Rolls-Royce has confirmed that its first sports utility vehicle will inherit the internal code name given to the project - Cullinan.
The Cullinan, a vast high-sided ultra-luxury off-roader based loosely on the Phantom, is expected to arrive later in the year. The new Rolls-Royce SUV will probably have a V12 resembling the one in the Phantom, which we reviewed in December, as well as a powerful four-wheel-drive system.
We obviously don't have any performance specifications yet, but Rollers are rarely slow, and a key ultra-luxury benchmark is the Bentley Bentayga 4x4 – so expect a 0-62mph time of under 5 seconds, and a top speed of at least 155mph.
Unlike the Bentayga, there won't be a diesel engine. Not only has the fuel fallen out of favour on health grounds, it also lacks the quiet finesse that buyers expect from Rolls-Royces. We think Bentley's diesel engine (its first and probably its last) is one of the best on the market, but it still can't beat petrol in terms of refinement. Rolls-Royce will probably start to use some of BMW's hybrid technology later on in the Cullinan's life span.
The Cullinan takes its name from the Cullinan Diamond, the largest gem-quality rough diamond ever mined. Parts of the diamond are included in the Crown Jewels, so it's clear that Rolls-Royce thinks quite highly of its upcoming model.
“The name Cullinan has been hiding in plain sight since we revealed it as the project name some years ago,” comments Torsten Müller-Ötvös, Chief Executive Officer of Rolls-Royce.
“It is the most fitting name for our extraordinary new product. Cullinan is a motor car of such clarity of purpose, such flawless quality and preciousness, and such presence that it recalibrates the scale and possibility of true luxury.
“Just like the Cullinan Diamond, the largest flawless diamond ever found, it emerges when it is perfect and exists above all others.”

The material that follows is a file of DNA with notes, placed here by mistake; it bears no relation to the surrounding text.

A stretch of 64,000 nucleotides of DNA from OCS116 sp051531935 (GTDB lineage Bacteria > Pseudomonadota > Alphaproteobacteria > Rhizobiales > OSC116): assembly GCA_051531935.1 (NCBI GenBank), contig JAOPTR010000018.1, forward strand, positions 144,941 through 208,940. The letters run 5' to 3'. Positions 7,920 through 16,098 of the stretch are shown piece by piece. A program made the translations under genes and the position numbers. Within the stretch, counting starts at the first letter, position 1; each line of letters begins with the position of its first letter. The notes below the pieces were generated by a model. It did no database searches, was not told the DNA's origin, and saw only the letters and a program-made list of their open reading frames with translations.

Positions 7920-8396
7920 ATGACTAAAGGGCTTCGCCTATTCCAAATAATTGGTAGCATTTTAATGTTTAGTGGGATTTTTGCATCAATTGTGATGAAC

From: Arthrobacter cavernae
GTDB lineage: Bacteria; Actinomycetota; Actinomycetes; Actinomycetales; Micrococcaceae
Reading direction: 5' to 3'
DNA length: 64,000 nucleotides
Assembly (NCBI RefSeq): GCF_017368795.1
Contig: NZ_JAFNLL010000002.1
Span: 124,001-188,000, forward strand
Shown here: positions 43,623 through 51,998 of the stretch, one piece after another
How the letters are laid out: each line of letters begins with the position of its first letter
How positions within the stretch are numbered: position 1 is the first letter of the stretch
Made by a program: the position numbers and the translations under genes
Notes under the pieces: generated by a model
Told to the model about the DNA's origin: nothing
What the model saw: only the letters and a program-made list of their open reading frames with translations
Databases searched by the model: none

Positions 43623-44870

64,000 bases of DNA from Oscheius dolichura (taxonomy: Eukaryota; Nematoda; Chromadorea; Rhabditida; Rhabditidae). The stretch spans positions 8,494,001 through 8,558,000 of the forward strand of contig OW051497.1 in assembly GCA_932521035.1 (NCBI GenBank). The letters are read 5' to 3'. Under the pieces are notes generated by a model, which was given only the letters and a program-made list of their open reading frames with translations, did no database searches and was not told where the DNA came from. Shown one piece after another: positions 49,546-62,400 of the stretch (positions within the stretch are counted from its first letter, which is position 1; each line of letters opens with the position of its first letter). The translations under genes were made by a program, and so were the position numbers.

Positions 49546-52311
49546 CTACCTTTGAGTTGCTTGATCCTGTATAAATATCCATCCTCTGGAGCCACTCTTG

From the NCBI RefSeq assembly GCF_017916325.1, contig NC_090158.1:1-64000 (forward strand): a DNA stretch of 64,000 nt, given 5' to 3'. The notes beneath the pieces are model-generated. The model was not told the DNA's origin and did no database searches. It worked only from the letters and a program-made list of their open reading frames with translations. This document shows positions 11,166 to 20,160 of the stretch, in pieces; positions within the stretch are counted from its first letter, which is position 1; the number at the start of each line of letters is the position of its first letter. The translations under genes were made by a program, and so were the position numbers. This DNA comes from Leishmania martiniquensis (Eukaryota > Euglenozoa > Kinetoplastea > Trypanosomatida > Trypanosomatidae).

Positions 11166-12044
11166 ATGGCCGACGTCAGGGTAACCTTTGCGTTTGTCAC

As you can probably tell from the pictures, the new Rolls-Royce resembles a sort of jacked-up Phantom. This approach works for the volume manufacturers, which have been selling chunkier versions of their superminis for the past five or ten years; Andrew English has already written on the subject.
There's been a flurry of high-profile new SUV launches too, including the Jaguar E-pace and the Range Rover Velar, while upcoming models such as the Ferrari 'FUV' and the Lamborghini Urus seem set to establish super-SUVs as the new supercars.
The Cullinan promises to have some actual off-road ability too, with Rolls-Royce describing it as a "high-sided all-terrain vehicle". We expect it'll have an all-wheel-drive system based on BMW's xDrive system, with commensurate off-road alacrity. Until recently the poshest 4x4 was the Range Rover, which is one of the best mud-pluggers in the world, so we anticipate a degree of ability in the rough stuff from this Rolls.
We haven't seen photos of the interior yet, but it's unlikely to disappoint in any sense other than taste – Rolls-Royce has been happy to indulge the strangest aesthetic whims of its customers, with occasionally revolting results. Bespoke cabins aside, we hope that the Cullinan will be available with the innately sophisticated, supremely comfortable finish that Rolls-Royce was once famed for.
It's comfort that defines cars from this British marque, though. A Rolls-Royce's ability to feel effortlessly powerful and impeccably smooth is a feat enough on Tarmac, but the challenge facing engineers working on the Cullinan is rather more challenging – this car, dubbed as 'all-terrain', must exhibit the same dynamic polish off-road, as well as on.
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